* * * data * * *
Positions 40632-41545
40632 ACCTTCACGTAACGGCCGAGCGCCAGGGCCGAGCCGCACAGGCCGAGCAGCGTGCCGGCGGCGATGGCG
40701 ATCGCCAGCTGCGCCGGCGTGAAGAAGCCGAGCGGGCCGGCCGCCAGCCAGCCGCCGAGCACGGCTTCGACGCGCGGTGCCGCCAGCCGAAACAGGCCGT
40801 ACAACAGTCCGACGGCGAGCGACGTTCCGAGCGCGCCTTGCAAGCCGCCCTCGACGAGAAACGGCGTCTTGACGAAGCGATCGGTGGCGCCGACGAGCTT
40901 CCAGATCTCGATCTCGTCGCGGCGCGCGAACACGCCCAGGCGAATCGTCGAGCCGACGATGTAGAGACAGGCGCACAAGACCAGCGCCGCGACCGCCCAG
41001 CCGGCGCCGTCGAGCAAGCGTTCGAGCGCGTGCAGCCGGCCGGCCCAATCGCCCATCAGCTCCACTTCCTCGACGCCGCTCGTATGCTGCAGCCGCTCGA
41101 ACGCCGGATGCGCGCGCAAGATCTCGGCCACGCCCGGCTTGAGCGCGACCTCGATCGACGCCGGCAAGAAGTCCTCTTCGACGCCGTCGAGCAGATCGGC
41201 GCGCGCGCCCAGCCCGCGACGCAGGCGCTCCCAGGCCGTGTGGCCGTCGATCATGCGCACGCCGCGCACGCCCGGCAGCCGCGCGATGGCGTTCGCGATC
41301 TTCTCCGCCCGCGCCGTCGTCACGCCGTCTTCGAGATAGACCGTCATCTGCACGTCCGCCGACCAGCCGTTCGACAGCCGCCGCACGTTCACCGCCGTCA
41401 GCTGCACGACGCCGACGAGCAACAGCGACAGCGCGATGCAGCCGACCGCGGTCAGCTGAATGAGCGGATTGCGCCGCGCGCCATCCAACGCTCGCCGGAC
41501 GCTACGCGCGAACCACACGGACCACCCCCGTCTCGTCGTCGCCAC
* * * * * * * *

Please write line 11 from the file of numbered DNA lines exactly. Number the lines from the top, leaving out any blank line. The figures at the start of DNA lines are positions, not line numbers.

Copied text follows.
41501 GCTACGCGCGAACCACACGGACCACCCCCGTCTCGTCGTCGCCAC